The New Merchant Class: A primer on next century’s politics
Daniel Imrie-Situnayake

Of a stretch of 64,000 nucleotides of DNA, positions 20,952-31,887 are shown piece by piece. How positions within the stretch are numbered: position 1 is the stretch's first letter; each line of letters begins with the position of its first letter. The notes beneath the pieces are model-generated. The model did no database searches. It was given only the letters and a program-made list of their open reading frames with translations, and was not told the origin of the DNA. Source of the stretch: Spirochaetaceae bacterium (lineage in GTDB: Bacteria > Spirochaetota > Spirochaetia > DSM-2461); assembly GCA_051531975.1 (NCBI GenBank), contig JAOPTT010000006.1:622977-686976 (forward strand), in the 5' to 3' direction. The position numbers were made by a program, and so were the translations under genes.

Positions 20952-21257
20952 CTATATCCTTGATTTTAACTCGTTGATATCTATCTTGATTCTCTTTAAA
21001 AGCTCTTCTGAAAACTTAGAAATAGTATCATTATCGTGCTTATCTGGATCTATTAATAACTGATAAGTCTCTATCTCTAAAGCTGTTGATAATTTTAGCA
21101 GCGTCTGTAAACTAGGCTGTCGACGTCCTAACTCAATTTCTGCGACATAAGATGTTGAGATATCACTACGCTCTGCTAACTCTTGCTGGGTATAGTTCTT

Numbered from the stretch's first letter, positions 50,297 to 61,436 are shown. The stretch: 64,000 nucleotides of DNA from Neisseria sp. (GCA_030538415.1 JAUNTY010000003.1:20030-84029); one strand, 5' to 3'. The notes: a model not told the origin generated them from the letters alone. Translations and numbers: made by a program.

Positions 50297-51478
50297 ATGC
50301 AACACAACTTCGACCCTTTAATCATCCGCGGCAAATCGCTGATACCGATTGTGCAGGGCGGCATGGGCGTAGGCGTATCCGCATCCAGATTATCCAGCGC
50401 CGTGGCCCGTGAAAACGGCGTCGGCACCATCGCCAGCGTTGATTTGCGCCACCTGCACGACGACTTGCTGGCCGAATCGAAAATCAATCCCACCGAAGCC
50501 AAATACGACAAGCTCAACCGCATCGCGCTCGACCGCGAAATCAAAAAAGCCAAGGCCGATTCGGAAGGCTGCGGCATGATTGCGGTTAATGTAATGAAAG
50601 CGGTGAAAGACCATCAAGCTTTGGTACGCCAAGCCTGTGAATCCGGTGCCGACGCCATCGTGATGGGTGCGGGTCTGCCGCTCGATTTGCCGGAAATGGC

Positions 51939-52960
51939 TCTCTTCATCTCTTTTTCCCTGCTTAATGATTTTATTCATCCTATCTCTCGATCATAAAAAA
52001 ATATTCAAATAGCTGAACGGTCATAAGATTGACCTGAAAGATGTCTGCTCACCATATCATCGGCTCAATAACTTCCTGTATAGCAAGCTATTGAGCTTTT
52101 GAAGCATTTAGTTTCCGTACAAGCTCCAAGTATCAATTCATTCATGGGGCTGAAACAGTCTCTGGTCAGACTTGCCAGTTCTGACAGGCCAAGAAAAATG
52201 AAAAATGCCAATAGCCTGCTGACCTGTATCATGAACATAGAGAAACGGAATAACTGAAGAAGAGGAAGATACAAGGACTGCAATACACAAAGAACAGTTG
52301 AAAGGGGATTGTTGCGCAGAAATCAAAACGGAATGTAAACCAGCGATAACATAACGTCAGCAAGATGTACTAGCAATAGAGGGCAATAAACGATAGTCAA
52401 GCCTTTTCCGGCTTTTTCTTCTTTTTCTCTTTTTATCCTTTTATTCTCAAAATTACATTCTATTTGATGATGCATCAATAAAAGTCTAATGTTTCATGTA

Thanks for an interesting piece. I think you’ve combined the fact of economic change with the myth of generational change. The merchants of the 17th and 18th centuries weren’t necessarily a new generation challenging an old elite. The reality was messier and more contingent. Some old elites actively participated in the Caribbean trade (which was about slave labor on plantations). People of a range of ages and classes profited, including non-aristocrats. The slave trade helped usher in the industrial revolution and created immense wealth. In particular it made Manchester and other cities world cities. Today, the change is not necessarily about what a particular generation or type of business person will do. Rather it is dependent on changes that they are a part of, not driving. Who knows what the shape of the global economy will be in 20 or 30 years, and whether the Silicon Valley boys will be more than a footnote. Maybe San Francisco is the new Manchester, but I’m not sure the parallel holds beyond that.